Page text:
Support for a possible pathogenic role for catecholamines comes from studies in which plasma catecholamines were measured at presentation [8,27-29]. Combining the results from these series, plasma norepinephrine levels were elevated in 26 of 35 patients (74 percent) . Elevated catecholamine levels and reversible LV ballooning have also been observed in a rat model of immobilization-induced stress .
The magnitude of catecholamine excess associated with this disorder was illustrated in a report that measured plasma catecholamine levels in 13 patients with stress cardiomyopathy and seven patients with a Killip class III MI (table 1) . Plasma catecholamines were significantly higher in the patients with stress cardiomyopathy as compared with those with MI: epinephrine (1264 versus 376 pg/mL) and norepinephrine (2284 versus 1100 pg/mL). However, elevation in blood catecholamine levels is not uniformly present and some studies have reported normal levels .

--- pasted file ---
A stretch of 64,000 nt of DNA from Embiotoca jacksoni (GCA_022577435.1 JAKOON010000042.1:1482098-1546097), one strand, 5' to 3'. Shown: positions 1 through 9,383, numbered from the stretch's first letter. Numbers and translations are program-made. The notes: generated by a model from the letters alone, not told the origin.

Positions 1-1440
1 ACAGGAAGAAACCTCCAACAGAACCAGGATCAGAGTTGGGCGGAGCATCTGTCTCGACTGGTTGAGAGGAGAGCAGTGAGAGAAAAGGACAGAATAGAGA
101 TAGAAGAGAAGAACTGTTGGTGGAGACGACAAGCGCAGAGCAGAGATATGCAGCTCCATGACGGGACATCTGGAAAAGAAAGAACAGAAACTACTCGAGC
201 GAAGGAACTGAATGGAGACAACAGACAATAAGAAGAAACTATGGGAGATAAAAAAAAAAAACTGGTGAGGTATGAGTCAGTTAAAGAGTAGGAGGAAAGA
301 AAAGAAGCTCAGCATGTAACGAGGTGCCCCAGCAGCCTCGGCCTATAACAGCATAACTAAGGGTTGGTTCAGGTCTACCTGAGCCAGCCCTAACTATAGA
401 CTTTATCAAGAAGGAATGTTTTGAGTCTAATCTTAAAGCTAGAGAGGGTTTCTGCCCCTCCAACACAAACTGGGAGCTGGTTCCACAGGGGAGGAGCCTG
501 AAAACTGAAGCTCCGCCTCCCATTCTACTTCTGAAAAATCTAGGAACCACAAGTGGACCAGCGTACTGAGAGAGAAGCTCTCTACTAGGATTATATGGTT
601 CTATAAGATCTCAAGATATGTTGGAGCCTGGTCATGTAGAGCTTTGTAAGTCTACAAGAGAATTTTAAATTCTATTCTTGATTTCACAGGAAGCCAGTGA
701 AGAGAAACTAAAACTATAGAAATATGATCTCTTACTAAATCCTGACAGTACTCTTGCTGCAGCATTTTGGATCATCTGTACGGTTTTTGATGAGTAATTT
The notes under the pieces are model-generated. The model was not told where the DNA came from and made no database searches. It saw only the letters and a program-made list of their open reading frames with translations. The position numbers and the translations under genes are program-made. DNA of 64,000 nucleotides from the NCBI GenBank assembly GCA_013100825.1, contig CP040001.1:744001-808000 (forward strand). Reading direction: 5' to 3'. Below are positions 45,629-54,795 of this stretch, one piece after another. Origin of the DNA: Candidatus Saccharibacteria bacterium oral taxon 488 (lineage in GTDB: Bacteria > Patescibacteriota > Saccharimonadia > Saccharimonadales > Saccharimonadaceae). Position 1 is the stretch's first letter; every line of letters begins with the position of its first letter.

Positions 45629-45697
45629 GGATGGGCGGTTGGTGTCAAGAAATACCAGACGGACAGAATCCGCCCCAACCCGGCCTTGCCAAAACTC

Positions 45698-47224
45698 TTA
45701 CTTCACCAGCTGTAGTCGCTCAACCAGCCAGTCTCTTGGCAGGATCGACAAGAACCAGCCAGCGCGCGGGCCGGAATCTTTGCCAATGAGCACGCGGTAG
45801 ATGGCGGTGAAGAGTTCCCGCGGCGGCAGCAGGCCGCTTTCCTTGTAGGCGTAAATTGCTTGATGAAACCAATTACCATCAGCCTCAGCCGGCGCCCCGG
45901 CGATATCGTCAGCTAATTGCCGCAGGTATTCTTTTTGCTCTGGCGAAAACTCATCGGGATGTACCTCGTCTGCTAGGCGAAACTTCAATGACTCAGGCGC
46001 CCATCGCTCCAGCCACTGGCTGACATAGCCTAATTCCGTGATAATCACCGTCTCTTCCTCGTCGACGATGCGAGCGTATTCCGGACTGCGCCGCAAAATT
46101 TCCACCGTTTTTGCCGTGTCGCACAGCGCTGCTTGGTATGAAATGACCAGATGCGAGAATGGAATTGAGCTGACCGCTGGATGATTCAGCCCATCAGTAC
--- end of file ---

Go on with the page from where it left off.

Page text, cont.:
Further support for the catecholamine hypothesis is provided by observations of a similar reversible cardiomyopathy with global or focal dysfunction in patients with pheochromocytoma (see "Clinical presentation and diagnosis of pheochromocytoma") , and in the setting of acute brain injury, which has also been postulated to be related to catecholamine excess . (See "Cardiac complications of stroke", section on 'Neurogenic cardiac damage'.)
The following observations support the hypothesis of catecholamine-induced myocardial effects: